An idea for putting our hallways to good literary use

Disclaimer from Katherine: For the second time in recent days (the first is here), I’m using some photos that I found on the home-renovation site While I’m grateful for the photos (and the renovation ideas), I am kind of appalled at the quality of the captions that come embedded with the photos from Houzz. Unfortunately there’s nothing I can do about them, so please ignore the gibberish below the photos here and just enjoy the pictures themselves.


As regular readers and those who know us are well aware, Raymond and I have quite a lot of books. I’ve written many times (like here and here) about that, and have even reported on some creative ideas (like here) for how to store them. But really the only solution for a lot of books is a lot of bookshelves; and even though the Manse is not a small house by any means, I think we both worry that there won’t turn out to be enough wall space throughout the place to set all the needed bookshelves against. Though of course we’ll give it a heck of a try.

One very good way to go about it would probably be to use the fairly substantial space given over to hallways at the Manse. You know how some houses seem to have lots of hallways running through them, and others none at all because one room just kind of leads into another? Well, the Manse falls very assuredly into the first category. Here is the downstairs hallway at the front of the house (all photos taken about three years ago, very early in our ownership of the house, by the way; that’s why things look a little empty – oh, and yes, that orangey broadloom will most definitely go at some point):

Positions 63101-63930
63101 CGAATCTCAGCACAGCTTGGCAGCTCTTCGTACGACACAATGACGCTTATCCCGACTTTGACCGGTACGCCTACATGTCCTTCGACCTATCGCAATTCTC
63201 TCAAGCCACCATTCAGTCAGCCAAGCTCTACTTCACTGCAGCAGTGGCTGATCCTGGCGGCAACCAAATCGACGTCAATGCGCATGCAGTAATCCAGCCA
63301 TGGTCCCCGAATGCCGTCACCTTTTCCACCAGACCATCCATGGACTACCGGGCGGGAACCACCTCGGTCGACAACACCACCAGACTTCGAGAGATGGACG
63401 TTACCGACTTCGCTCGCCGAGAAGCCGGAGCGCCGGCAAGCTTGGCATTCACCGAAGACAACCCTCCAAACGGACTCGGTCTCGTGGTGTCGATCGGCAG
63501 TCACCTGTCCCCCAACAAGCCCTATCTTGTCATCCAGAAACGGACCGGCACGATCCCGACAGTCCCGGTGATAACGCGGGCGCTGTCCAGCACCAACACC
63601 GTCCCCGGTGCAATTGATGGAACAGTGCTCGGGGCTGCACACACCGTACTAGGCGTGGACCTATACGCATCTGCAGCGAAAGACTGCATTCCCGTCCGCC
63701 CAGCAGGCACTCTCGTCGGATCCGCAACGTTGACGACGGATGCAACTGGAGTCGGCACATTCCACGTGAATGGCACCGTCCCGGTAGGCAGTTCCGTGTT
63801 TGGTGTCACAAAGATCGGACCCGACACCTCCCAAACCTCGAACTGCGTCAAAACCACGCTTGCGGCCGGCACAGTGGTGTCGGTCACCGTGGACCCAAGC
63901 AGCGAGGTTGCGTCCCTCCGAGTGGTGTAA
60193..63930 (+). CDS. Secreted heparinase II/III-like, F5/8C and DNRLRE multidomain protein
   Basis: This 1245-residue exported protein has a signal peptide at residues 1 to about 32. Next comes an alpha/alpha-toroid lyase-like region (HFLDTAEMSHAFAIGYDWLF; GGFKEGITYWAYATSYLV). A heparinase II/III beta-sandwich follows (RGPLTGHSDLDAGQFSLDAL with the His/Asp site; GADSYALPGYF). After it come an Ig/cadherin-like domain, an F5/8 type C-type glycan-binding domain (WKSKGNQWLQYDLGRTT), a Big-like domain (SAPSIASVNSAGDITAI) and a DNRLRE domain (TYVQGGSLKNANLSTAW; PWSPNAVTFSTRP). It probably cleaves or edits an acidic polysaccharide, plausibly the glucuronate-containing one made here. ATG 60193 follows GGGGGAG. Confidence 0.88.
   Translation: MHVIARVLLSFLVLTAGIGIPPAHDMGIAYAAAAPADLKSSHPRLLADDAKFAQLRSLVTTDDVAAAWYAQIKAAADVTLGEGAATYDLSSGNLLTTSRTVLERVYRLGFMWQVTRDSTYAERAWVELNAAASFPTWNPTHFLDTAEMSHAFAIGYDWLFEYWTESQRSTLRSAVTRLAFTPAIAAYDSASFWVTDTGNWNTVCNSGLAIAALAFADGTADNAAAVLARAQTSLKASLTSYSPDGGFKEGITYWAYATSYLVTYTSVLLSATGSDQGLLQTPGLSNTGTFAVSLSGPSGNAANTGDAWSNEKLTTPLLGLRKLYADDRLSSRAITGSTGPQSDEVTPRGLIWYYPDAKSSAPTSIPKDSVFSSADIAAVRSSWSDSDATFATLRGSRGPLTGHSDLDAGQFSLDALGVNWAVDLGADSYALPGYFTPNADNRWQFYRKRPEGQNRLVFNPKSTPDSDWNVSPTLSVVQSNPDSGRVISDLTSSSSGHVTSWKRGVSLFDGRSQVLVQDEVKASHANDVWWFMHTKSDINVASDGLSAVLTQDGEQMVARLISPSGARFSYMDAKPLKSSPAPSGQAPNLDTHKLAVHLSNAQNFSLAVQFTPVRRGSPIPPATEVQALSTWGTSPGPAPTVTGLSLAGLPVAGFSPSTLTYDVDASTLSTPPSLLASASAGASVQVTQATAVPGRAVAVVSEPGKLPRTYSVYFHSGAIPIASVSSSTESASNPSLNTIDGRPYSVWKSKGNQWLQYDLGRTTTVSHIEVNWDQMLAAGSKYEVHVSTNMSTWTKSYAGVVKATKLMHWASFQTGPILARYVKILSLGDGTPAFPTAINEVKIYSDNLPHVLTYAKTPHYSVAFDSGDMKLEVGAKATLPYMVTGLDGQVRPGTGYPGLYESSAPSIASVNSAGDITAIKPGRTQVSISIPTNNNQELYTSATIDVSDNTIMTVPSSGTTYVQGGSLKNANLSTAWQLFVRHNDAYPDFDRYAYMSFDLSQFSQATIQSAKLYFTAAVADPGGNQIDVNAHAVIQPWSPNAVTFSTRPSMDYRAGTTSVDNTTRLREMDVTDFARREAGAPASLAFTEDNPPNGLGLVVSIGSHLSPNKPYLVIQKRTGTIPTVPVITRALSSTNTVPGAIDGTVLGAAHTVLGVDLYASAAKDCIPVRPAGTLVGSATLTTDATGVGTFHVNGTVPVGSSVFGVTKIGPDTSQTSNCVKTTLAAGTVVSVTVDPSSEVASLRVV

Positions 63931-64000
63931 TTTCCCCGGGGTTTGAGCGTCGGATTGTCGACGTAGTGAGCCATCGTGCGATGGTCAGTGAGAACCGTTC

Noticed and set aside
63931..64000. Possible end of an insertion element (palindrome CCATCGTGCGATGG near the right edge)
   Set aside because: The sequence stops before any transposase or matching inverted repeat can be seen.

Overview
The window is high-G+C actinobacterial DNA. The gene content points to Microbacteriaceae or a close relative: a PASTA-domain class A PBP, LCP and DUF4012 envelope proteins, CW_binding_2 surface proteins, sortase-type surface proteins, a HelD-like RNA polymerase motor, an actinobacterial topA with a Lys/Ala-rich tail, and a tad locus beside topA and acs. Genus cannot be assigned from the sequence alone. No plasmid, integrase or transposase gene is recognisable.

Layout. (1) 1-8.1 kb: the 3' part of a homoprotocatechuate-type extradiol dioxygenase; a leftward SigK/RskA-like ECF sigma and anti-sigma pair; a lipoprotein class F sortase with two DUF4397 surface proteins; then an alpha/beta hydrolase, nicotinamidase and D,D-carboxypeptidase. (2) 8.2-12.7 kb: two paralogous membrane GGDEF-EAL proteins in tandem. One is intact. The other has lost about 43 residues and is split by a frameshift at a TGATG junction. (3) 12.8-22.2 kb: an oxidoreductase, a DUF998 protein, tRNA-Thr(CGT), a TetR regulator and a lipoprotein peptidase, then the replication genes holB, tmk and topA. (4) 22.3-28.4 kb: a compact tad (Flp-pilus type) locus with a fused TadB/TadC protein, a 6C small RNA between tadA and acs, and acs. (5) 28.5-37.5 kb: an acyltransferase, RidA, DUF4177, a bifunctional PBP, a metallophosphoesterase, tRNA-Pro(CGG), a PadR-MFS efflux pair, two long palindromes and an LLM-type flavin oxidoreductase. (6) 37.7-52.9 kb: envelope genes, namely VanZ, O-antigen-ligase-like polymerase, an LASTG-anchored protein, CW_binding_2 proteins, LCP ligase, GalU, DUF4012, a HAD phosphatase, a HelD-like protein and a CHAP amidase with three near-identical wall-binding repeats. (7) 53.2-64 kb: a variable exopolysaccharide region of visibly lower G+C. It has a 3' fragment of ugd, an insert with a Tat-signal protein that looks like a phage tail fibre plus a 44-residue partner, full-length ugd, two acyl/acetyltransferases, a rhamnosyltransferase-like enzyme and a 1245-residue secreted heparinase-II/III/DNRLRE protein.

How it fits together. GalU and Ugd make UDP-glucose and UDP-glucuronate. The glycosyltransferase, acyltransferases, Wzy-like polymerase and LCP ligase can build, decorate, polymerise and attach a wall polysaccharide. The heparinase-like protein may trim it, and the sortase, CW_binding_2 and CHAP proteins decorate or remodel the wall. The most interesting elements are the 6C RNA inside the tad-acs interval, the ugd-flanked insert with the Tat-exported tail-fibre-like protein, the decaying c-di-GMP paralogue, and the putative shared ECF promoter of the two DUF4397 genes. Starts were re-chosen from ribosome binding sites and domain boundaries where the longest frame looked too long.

Manse downstairs front hallway

And here is the hallway immediately above it, on the second floor (and apologies for the darkness of the photo):

Manse upstairs front hallway

And here is a third, a nice long upstairs hall leading to the south end of the house where the sunny bedroom that my sister and I shared when I was growing up here is located:

Manse upstairs back hallway

Now, these hallways are not nearly so devoid of contents now as they were when Raymond took the photos in February 2012. But one thing they still do not contain is bookshelves – and that’s probably why the photo from that’s at the top of this post caught my eye. (Well, that and the fact that the bookshelves in it are painted bright red, my favourite colour.) What a brilliant thing to do with a hallway! How nice our hallways would look if they were lined floor to ceiling with books on both sides (as in the photo at top) or even on one side, like here:


Houzz had other suggestions for hallways, like using them for closet space –


– and lord knows we could use some of that at the Manse, as you can read here; but I think the need for book space is more pressing.

Besides, as a visitor to our house, wouldn’t you far rather peruse the titles of our books as you roamed the hallways than check out Raymond’s shirts and my shoes?

10 thoughts on “An idea for putting our hallways to good literary use

  1. Love this idea. Books are definitely better for browsing than anybody’s shirts! Are your hallways wide enough to accommodate shelves? Perhaps you can find 9″ wide shelving instead of the traditional 12″ shelving which would hold most fiction books, and for paperbacks, 6″ would suffice and leave you less space to dust. And use the space around those lovely big windows at the end of your hall as well. Books sorted by size could give you a whole new library classification system!

    • Spoken like a true librarian! I don’t think we could accommodate shelves on both walls of the hallways, but I am sure we could do it on one wall and still have lots of space for movement. And how nice it would look! As for classifying and organizing the books, that is my long-awaited, and much-anticipated, retirement project.